Business owners are often afraid to increase their prices or billing rates. They’re afraid they’ll lose all their customers if they increase their prices or billing rates. They also feel sorry for their customers during economic hard times.
The inflation rate for 2022 was 6.45%. If you haven’t increased your prices or billing rates, you have elected to take a 6.45% pay cut.
Your customers are going to the store and buying their groceries for about 6.45% more than last year. After complaining a little bit, they buy them anyway. Many products and services have more elastic demand than we admit.
When your customers go to the doctor or dentist and they are presented with a bill for services, they pay the bill without question.
Have you improved your product or skills during the past year. I’m assuming you have. Shouldn’t you be compensated for that?
The experience of most businesses is their best customers stay with them after a price increase or billing rate increase, because they appreciate the business and want to support the business. The customers who complain about their bill and leave usually are the biggest complainers in general. Sometimes they are the highest-risk customers who don’t comply with directions. When they leave, they create space for other customers who appreciate what you offer.
A modest price or billing rate increase can have a disproportionate increase to your bottom line that more than compensates for any lost customers.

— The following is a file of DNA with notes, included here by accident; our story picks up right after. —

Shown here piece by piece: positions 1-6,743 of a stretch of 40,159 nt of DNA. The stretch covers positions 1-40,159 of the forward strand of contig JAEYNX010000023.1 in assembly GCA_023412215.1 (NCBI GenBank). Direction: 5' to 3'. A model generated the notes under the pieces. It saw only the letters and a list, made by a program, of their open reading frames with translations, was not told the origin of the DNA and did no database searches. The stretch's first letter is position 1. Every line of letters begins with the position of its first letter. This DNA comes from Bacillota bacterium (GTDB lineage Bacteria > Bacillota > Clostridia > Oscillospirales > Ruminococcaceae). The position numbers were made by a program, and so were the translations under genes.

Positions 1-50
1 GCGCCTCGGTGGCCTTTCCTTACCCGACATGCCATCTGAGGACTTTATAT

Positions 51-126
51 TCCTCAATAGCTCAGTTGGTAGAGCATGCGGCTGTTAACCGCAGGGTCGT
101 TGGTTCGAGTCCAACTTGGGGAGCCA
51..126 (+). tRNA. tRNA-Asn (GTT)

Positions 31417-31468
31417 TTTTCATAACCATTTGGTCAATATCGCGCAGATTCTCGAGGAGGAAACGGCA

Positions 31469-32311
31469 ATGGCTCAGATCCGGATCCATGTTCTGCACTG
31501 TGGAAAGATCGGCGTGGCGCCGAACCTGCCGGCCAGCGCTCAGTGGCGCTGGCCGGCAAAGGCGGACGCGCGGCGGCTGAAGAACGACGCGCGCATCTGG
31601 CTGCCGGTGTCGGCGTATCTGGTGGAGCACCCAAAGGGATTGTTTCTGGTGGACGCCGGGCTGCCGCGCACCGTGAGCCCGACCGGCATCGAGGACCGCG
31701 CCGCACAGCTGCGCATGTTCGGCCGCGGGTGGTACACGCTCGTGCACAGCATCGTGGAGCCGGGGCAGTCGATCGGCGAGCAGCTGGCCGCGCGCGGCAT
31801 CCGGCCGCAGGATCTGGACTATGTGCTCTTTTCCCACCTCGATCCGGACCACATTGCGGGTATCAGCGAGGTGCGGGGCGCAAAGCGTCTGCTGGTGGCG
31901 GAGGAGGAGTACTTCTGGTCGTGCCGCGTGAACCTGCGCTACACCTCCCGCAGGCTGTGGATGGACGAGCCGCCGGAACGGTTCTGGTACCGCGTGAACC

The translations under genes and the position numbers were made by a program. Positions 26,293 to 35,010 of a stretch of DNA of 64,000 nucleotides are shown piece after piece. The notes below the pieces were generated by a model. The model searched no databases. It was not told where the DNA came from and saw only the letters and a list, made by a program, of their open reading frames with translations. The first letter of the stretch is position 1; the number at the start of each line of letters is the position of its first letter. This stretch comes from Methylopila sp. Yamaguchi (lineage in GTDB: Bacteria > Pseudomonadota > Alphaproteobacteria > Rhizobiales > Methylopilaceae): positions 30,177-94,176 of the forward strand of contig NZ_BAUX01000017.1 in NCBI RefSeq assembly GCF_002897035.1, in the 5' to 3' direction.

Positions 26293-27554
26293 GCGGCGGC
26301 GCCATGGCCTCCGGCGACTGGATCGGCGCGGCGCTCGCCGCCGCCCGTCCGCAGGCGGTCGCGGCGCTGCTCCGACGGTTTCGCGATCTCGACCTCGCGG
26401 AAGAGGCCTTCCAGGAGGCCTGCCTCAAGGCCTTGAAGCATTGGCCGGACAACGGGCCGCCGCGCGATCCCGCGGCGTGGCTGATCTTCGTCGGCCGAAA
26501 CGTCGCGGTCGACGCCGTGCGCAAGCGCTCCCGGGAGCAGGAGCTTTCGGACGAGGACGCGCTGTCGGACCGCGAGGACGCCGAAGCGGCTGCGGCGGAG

What if you were an employee? If you worked several years, improved your skills, and didn’t receive an increase in pay, wouldn’t you be angry and consider seeking other employment?
If a doctor or dentist had the lowest billing rates in town, wouldn’t you question their ability? Prices and rates are an indication of value.
When you go to high-quality stores, like Tiffany’s for jewelry, or Mercedes for a car, don’t you expect to pay high prices? Prices are a marketing positioning decision that communicates value.
When your customers take exotic vacations, have expensive cosmetic surgery or dentistry, or buy luxuries, like a new car, it’s an indication they can afford to pay you more.
You should be positioned as “the best in class”, worth high prices because of how your customers benefit from what you offer.
Think about it.
Shouldn’t you raise your prices or billing rates now?
To get a financial model of how a price or billing rate increase would change your cash flow and net income, write to me at email@example.com.